The metaverse and DeFi are destined for different paths. Here’s why.

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Facebook stunned the world last October when it rebranded itself as “Meta.” With the name change, the social media giant that has helped shape the internet for the past two decades appears to have made the decision to ride the hype of the metaverse boom that nearly hijacked the latest crypto bull run. change.

And Meta wasn’t the only one. Microsoft announced that it would adapt its signature software products into its own enterprise version of the Metaverse soon after, as hundreds of crypto projects latched onto the new buzzword, adding related words such as NFT, AR and VR to their messaging. By the end of 2021, real estate sales in the metaverse exceeded $500 million. For entrepreneurs less familiar with the concept: yes, that means people have spent millions of real US dollars on clubs, nightlife venues and stadiums that only exist virtually.

Another lesser known fact? Most companies creating products centered around the Metaverse – a more immersive internet involving virtual and augmented reality – use blockchain as a major component. Metaverse developers integrate key crypto industry features, such as NFTs (non-fungible tokens) and utility tokens, to power their ecosystems.

Related: The New Wave of Web 3.0 Metaverse Innovations

To some extent, the intertwining of crypto and metaverse makes perfect sense. If you’re creating a virtual space where people can experience real-world events with other real people, like live music performances and even marriage proposals, you’ll need a native digital currency to power the ‘Mondial economy. On the other hand, the association and reliance on crypto has made these startups vulnerable to dramatic volatility in the crypto industry.

As such, they were equally affected by the crash that sent the crypto industry into a bear market in May, catalyzed by the collapse of Terra (LUNA) from $120 to 2 cents – a correction of 99.9% – which sent shockwaves through the market. . The Metaverse sub-sector of the broader crypto industry was likely hit harder than the DeFi (decentralized finance) industry, of which LUNA seemed almost an integral part.

Just as the value of real, tangible properties skyrocketed nearly 19% over the past year, the average price per parcel of virtual land across the top six Ethereum Metaverse projects fell 85% in August. The agreed reason for the price drop could be waning interest. Still, there’s a macro-level trend to consider: Very soon, it’s reasonable to predict that land prices in the metaverse won’t recover for months, if not years. Not until the next bullfight gets talked about again.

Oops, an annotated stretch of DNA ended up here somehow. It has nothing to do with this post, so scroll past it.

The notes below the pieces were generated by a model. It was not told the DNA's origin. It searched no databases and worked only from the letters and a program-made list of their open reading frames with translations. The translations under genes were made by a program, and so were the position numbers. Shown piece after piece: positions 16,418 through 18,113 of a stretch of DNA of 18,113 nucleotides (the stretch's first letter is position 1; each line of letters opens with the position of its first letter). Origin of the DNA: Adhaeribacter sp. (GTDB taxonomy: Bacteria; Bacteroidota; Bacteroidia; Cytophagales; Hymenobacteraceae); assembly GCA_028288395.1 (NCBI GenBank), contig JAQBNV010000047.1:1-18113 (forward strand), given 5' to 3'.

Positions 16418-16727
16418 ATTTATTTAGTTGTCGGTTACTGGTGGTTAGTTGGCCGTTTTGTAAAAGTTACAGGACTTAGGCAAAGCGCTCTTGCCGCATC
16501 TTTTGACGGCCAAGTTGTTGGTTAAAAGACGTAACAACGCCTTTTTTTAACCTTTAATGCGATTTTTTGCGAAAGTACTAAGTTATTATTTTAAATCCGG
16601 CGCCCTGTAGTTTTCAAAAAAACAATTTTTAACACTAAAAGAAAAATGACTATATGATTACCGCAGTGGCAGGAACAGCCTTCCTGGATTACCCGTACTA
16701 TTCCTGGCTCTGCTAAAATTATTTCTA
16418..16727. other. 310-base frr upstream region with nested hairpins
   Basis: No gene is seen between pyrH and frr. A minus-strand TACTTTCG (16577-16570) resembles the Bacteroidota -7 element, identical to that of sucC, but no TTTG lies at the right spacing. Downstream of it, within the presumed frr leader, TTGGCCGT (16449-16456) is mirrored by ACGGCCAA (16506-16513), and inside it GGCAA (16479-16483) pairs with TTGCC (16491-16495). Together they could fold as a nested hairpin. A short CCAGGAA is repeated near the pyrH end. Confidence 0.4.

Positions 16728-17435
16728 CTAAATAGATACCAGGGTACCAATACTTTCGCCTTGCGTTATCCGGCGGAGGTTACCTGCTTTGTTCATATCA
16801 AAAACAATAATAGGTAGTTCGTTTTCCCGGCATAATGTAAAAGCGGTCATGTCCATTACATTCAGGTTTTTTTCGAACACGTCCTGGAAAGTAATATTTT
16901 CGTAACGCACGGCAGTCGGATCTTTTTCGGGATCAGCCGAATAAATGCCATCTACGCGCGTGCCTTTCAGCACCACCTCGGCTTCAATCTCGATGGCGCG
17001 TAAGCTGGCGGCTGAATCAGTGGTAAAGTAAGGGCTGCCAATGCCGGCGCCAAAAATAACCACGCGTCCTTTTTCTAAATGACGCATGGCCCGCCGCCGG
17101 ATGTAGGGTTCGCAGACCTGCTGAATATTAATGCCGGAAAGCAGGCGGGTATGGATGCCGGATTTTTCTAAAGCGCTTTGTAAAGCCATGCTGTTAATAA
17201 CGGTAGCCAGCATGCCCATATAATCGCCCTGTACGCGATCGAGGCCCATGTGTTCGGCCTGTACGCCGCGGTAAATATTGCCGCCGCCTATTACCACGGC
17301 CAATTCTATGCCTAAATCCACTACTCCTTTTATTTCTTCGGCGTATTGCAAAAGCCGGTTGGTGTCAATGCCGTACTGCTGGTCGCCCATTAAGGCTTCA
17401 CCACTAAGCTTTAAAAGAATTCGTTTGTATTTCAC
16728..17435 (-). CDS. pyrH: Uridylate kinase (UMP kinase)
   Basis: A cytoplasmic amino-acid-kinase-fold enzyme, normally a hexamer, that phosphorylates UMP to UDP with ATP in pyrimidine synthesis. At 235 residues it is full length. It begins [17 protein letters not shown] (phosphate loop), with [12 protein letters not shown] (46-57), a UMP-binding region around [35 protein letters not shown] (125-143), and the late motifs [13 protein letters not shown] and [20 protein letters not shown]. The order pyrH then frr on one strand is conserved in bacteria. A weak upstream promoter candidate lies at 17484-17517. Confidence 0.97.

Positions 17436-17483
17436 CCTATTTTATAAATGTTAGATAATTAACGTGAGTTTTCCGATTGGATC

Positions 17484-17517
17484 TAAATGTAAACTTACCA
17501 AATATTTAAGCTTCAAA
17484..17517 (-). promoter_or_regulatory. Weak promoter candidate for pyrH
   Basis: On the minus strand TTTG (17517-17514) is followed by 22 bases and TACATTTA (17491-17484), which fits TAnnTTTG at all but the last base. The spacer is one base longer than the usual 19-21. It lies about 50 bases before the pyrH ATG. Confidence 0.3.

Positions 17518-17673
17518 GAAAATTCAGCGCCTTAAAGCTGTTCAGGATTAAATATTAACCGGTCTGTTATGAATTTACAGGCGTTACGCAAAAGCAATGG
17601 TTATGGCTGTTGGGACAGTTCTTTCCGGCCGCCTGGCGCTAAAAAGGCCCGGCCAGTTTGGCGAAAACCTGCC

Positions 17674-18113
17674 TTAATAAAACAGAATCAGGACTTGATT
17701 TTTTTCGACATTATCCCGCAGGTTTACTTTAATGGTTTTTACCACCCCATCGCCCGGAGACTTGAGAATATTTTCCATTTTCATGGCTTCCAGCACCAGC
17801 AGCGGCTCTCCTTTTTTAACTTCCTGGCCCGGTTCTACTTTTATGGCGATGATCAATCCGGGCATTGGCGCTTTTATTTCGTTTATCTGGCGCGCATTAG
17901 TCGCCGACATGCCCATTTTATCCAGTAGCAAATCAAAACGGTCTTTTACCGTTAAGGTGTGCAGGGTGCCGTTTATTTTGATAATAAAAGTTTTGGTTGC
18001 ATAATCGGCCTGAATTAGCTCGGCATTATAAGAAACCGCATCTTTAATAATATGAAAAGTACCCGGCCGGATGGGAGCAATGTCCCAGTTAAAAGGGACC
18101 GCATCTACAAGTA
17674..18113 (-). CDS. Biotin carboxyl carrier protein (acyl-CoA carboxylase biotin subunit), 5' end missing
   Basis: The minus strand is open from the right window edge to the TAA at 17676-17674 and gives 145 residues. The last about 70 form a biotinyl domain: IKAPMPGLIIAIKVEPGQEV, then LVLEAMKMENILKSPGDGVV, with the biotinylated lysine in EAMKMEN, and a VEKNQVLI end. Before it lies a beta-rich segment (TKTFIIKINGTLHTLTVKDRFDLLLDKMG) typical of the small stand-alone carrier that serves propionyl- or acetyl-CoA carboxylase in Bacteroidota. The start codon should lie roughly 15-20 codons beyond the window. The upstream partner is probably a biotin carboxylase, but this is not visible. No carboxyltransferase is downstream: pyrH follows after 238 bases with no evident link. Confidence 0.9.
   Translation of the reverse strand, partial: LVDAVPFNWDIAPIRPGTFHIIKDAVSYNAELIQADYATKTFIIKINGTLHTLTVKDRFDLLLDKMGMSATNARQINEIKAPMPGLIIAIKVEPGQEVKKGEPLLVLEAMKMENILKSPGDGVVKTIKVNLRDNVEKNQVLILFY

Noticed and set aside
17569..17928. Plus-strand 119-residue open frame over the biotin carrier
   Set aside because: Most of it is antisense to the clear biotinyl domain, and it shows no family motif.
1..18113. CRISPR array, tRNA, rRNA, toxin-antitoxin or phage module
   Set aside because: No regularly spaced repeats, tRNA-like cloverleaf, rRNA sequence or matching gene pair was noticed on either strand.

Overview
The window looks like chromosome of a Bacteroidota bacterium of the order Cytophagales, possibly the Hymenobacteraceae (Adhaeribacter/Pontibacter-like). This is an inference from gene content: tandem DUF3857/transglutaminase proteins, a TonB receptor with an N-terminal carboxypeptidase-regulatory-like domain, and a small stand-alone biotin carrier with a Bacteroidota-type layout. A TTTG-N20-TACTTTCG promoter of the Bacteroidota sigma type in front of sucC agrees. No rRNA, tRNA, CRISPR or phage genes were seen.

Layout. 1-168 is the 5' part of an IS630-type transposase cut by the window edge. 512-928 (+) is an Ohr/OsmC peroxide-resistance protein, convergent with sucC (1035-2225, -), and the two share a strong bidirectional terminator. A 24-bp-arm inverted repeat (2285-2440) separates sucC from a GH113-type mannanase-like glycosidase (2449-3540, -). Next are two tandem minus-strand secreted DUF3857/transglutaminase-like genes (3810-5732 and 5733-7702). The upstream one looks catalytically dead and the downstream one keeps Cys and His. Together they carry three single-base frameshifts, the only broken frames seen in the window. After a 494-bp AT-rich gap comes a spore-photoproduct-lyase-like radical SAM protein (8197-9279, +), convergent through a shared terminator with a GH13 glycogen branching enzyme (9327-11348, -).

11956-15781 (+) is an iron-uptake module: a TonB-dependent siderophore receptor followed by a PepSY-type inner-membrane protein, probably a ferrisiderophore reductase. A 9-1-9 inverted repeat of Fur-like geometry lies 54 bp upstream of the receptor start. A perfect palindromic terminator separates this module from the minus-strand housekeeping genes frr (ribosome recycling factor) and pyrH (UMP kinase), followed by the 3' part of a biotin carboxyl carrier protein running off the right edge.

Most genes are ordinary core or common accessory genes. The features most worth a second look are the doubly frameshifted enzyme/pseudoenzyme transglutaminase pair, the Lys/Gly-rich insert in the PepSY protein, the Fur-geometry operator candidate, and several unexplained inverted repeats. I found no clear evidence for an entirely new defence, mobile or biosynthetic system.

The Metaverse and DeFi can be seen as two very different ideas from Bitcoin, the very first cryptocurrency and the application of blockchain technology. Yet everyone will fare very differently in this bear market. Unlike NFTs that were the backbone of the Metaverse blockchain industry, much of which turned out to be scams, institutional demand for DeFi exposure remains strong.

Related: How NFTs Could Change Real Estate

In June, JP Morgan Chase’s blockchain unit announced plans to bring trillions of dollars of tokenized assets into DeFi, also launching “Project Guardian,” which tests institutionally compatible DeFi through liquidity pools, constituting tokenized deposits and bonds. A month prior, Wall Street giant Jane Street struck a loan deal with BlockTower Capital to borrow $25 million, with plans to increase it to $50 million.

But why are institutions keeping an interest in DeFi while Metaverse and NFTs projects are tanking? Surely there are plenty of scams in DeFi too.

It all comes down to real-world usability. While partying in a virtual world with an NFT avatar might sound like fun, people have proven to prefer the real, tangible world over all Metaverse experiences. The demand is not there yet, which could be because Metaverse projects need to build a better bridge between the real and virtual worlds. Until people prefer to hang out in Decentraland, they’ll head to New York and party in Brooklyn — especially now that pandemic-era restrictions are gone.

Conversely, DeFi platforms provide ways for investors to spend the returns they earn through betting on physical assets. goods. Take EQIFi, a regulated DeFi platform backed by EQIBank. The platform offers users various financial services including yield aggregator, loans and deposits. In early August, EQIFi partnered with crypto-to-retail bridge Shopping.io, which will allow holders of its EQX token to spend tokens they staked on real-world goods at top retailers like Amazon and Walmart. .

Related: 4 Ways DeFi Can Generate Passive Income

In that sense, DeFi is starting to find ways to deliver on Bitcoin’s original promise of letting the little guy make money through decentralized protocols. He also goes on to let him spend that money in places that matter.

As DeFi continues to open access to and scale traditional investment vehicles, cross-chain launchpads such as Synapse Network, which launches companies with customizable offerings ranging from anti-bot solutions to tokenomic models , will help them to evolve. In turn, the rate at which DeFi as an industry is maturing and changing everything we know about finance will accelerate.

That’s not to say that the Metaverse won’t rise again or that blockchain won’t play a significant role. With major players like Meta and Microsoft actively realizing their visions, it’s almost inevitable that smaller innovators will re-enter the game. The Metaverse as a use case for blockchain and NFTs is much younger than financial applications. more traditional. In the Bitcoin family, as in most families, the eldest leads the way for other siblings.

Related: Blockchain Is Everywhere: Here’s How to Understand It

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